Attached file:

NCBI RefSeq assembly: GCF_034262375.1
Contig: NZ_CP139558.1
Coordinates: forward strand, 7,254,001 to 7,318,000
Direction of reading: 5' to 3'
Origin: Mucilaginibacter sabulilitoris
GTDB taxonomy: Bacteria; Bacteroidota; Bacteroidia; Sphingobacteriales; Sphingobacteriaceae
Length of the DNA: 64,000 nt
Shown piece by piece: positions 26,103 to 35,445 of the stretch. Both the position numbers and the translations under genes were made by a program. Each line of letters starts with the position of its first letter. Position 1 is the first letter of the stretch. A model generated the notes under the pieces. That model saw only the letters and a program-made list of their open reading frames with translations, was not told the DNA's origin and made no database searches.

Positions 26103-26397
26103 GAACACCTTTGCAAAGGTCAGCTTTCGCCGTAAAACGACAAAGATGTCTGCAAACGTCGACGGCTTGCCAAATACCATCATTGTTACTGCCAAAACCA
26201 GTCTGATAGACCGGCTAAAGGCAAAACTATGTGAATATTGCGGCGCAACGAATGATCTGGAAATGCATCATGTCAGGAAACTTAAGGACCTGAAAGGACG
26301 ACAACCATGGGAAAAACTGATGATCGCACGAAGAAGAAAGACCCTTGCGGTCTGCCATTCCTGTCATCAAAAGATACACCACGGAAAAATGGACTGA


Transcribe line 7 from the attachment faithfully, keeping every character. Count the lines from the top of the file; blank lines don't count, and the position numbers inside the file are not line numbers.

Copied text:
Length of the DNA: 64,000 nt